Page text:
GRANADA • Bob Fuchigami stood in a 20- by 24-foot room with a view of the Colorado prairie. The room was bare, nothing but four walls and a single lightbulb.

As Fuchigami, 89, stood on the room’s brick floor Saturday, his mind returned to a day when it was packed instead of vacant. He saw his mother and father and five brothers and three sisters crammed into two of these rooms during World War II. He saw a bustling room filled with family and cots and homemade furniture.

He returned to the three years he was imprisoned here with his family.

“It was,” he says, “really unreal.”

On Saturday, Fuchigami joined the 2019 Pilgrimage to the Amache Internment Center, 180 miles southeast of Colorado Springs. More than 10,000 Japanese Americans were imprisoned at the center from 1942 to 1945. He’s returned many times to the center to visit with friends and seek answers.

Friends are easy to find. Answers are elusive.

In early 1942, Fuchigami was living at the family farm in California, 50 miles north of Sacramento. A bumper crop of peaches was expected. He played baseball. He sprinted through his vast yard with his dog, a mutt named Brownie. He enjoyed his collection of pet rabbits.

Then word arrived that the family would have to depart the farm.

“They said, ‘We’re going on a trip,” Bob remembers. “You don’t know why you’re going. You don’t know where you’re going. You don’t know if you’re ever coming back.”

On Feb. 19, 1942, President Franklin D. Roosevelt signed infamous Executive Order 9066 in response to the Japanese attack on Pearl Harbor. The order would force more than 120,000 West Coast Japanese Americans to live in prisons scattered across the West and Southwest.

The order gave the Fuchigami family only a few days to gather up a few belongings and depart. Bob left behind most of his clothes and his baseball mitt and Brownie. He opened the cages that held his rabbits and chased them into surrounding fields.

He was 13. Soon, he would be imprisoned by the United States of America at the hastily assembled Amache Internment Center.

“It was a confusing time,” Fuchigami says. “I mean, the basic question is why am I here? I knew my folks had never done anything wrong and nobody I knew or met had done anything wrong.”

He pauses as he remembers the 13-year-old version of himself.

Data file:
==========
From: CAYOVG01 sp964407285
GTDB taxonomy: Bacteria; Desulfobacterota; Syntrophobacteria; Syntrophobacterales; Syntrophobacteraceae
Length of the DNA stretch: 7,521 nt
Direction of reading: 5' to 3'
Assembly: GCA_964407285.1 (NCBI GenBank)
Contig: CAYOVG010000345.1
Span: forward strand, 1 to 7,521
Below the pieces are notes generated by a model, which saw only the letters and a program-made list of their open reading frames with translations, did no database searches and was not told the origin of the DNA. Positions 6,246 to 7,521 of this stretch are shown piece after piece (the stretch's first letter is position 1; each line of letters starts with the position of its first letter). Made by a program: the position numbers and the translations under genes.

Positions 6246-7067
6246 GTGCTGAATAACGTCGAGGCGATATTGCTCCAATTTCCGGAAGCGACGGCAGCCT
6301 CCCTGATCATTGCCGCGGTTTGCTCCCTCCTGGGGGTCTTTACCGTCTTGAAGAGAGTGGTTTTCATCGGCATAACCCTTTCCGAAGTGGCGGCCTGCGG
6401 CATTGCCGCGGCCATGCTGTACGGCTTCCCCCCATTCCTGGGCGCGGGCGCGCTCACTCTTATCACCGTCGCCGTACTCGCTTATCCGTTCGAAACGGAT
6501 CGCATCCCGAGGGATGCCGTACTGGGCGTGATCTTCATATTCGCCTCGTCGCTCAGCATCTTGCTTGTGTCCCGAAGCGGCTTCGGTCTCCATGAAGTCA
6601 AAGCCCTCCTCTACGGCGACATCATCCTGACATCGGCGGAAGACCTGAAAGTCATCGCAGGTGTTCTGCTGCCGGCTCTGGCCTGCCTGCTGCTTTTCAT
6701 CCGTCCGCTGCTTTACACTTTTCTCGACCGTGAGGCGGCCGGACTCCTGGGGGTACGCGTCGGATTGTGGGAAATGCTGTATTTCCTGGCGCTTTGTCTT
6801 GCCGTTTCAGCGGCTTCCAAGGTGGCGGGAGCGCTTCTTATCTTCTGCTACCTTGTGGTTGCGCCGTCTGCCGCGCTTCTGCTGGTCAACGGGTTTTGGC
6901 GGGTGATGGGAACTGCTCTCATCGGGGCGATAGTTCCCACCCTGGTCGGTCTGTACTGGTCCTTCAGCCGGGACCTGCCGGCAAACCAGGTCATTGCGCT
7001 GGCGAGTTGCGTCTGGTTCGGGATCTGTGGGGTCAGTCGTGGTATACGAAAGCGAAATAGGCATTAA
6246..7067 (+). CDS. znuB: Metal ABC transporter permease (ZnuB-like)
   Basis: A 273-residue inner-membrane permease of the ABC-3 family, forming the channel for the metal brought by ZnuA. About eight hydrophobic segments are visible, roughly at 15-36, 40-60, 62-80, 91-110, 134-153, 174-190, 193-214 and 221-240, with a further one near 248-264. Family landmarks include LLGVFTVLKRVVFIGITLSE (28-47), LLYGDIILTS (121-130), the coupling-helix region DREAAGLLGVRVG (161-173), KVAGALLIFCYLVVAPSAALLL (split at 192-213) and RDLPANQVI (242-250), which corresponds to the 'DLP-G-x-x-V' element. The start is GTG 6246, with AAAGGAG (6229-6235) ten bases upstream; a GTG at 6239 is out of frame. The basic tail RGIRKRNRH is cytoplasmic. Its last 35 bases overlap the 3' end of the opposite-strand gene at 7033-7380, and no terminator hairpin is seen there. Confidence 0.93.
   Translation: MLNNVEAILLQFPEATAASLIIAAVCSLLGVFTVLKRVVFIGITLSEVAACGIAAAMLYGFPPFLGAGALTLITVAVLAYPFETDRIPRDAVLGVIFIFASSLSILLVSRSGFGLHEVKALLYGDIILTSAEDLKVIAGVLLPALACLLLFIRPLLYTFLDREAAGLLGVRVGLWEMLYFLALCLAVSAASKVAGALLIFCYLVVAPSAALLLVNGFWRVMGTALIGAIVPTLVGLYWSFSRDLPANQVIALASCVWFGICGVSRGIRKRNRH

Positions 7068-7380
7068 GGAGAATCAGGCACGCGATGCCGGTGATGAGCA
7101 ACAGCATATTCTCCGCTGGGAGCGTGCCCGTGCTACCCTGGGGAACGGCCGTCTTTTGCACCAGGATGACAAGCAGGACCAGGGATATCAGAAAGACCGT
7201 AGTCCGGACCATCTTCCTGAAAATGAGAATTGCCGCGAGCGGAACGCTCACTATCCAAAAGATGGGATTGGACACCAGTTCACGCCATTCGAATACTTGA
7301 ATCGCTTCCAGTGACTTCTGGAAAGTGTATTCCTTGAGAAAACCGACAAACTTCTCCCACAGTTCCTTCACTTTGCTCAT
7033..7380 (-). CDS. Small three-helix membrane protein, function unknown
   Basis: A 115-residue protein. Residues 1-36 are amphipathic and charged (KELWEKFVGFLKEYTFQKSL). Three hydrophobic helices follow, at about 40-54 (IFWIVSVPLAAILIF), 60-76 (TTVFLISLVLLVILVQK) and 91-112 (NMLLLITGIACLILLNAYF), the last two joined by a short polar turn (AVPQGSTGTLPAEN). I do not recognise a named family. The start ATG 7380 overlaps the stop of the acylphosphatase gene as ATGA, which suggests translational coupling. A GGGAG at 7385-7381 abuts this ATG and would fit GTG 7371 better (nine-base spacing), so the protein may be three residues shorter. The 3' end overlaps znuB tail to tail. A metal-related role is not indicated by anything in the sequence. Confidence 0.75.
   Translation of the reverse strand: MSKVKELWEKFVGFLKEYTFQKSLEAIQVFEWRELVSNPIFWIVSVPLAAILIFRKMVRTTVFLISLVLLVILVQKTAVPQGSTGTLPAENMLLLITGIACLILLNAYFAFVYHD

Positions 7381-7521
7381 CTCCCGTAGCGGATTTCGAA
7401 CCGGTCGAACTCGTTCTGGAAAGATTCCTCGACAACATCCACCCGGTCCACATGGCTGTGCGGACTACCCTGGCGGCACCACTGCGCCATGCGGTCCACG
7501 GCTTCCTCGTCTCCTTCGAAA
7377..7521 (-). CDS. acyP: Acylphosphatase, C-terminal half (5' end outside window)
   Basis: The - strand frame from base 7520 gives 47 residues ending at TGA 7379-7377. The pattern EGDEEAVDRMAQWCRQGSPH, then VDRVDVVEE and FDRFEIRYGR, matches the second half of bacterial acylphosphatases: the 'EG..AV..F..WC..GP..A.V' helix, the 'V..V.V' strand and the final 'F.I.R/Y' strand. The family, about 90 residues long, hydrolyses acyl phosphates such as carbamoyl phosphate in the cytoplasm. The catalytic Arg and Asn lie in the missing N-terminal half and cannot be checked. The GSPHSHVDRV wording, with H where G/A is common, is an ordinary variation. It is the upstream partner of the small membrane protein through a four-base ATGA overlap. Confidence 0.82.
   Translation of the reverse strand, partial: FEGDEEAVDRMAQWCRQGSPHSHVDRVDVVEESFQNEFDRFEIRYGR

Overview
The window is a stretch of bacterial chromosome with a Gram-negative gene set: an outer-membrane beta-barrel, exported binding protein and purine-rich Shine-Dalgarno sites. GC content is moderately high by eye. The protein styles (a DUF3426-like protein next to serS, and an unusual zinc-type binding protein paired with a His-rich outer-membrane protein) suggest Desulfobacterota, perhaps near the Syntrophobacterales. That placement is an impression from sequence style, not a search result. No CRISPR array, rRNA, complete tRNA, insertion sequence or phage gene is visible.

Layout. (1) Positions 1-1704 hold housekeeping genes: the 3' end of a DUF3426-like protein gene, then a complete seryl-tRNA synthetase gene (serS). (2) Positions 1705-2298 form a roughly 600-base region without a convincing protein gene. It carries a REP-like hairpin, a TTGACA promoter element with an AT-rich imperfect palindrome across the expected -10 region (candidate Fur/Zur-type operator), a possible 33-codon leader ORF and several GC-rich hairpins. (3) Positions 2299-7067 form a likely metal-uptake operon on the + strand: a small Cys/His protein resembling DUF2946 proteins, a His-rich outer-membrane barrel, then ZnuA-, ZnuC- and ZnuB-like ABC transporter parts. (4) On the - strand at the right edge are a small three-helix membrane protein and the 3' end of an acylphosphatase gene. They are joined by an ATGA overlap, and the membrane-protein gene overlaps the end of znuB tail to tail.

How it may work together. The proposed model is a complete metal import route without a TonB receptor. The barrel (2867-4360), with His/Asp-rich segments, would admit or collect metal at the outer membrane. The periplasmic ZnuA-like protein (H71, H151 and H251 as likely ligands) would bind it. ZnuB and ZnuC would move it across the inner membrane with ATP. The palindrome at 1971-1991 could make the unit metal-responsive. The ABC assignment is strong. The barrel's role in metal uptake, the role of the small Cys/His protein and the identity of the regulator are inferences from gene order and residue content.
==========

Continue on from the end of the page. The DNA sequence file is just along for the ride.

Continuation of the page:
“The question is why are we here.”

He pauses again.

“That question haunted me for basically my lifetime.”

After their release from Amache, the Fuchigamis moved to Greeley to open a grocery store on Fifth Street. Their California farm had been taken from them during the war by a trusted friend. These legal robberies were a common suffering for the Japanese American prisoners.

Bob joined the Navy and later earned a doctorate in education. He spent his career roaming America before settling for years in Evergreen. He now lives with his wife at an assisted living center in Lakewood.

He’s enjoyed a good life. He knows he’s been blessed.

He also knows he was imprisoned for no valid reason.

“There were a whole lot of constitutional questions and they were just ignored by the government, and you just don’t do that to Americans,” he says. “They took away everything.”

Each May, several dozen Japanese Americans join The Pilgrimage to Amache. They meet at the cemetery and honor those buried there. They visit the restored barrack that reveals the deprivation of the prisoners. The barracks included no running water, no means to cook and no privacy. Prisoners ate in mess halls and used community baths and latrines.

On Saturday, Fuchigami met with Tom Ozaki, 83, who also lived at Amache for three years. They talked and laughed about days spent playing marbles with friends.

It was the first time Ozaki had returned to Amache since 1945.

“It’s been on my bucket list,” he says. “And time was growing short.”

For decades, he remembered a barren destination. The week before his return, it rained steadily at Amache for three days.

On his return, Ozaki was greeted by thriving plants and grass.

“It’s just strange to see this place so green,” he says. “It’s not stark like it was before.”

Ozaki wants the truth to be known about Amache. It was viciously cold in the winter and just as viciously hot in the summer. It was barren. It was confusing. Ozaki, like Fuchigami, never understood why the American government sent him here.

Looking out the prairie on Saturday, Ozaki worried other visitors would miss the message of Amache. He worried visitors would see the beautiful empty scene and think, “This is the Garden of Eden.”

He knows better.

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